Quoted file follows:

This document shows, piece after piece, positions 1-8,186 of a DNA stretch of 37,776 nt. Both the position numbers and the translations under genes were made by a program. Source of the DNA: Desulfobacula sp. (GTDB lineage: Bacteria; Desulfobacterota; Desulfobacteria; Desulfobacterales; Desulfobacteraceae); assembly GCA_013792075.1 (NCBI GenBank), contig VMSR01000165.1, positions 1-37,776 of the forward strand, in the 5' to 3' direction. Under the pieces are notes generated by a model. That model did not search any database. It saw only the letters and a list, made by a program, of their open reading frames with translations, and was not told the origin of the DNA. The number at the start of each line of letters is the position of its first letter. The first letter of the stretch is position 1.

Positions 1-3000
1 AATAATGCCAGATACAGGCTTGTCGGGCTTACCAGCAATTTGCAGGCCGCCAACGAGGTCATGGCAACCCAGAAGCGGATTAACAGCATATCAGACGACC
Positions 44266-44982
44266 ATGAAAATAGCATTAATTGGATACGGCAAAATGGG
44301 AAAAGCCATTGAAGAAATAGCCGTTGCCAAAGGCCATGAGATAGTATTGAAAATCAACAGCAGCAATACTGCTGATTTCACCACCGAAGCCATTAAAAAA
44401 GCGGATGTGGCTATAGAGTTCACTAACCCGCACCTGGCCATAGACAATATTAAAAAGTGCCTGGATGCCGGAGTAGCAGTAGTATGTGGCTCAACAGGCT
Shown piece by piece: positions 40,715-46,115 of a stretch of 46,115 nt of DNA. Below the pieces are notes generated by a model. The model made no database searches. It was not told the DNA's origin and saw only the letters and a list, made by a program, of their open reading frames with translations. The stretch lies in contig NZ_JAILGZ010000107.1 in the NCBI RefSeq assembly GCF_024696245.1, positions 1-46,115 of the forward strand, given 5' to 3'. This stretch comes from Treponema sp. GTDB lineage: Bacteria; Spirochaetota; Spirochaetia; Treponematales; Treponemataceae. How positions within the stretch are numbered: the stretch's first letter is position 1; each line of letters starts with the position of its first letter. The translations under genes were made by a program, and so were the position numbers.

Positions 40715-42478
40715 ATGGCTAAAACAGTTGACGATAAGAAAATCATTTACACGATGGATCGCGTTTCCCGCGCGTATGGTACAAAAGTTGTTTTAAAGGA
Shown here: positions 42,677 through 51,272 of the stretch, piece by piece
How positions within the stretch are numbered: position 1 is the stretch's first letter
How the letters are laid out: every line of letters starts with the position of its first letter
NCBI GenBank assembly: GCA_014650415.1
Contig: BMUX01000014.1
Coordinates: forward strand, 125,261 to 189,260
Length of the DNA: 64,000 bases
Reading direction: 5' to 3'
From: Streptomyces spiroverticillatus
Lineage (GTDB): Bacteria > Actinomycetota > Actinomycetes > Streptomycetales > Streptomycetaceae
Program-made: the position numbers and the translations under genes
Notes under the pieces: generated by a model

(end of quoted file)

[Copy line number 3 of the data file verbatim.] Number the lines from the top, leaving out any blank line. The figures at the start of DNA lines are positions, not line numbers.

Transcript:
1 AATAATGCCAGATACAGGCTTGTCGGGCTTACCAGCAATTTGCAGGCCGCCAACGAGGTCATGGCAACCCAGAAGCGGATTAACAGCATATCAGACGACC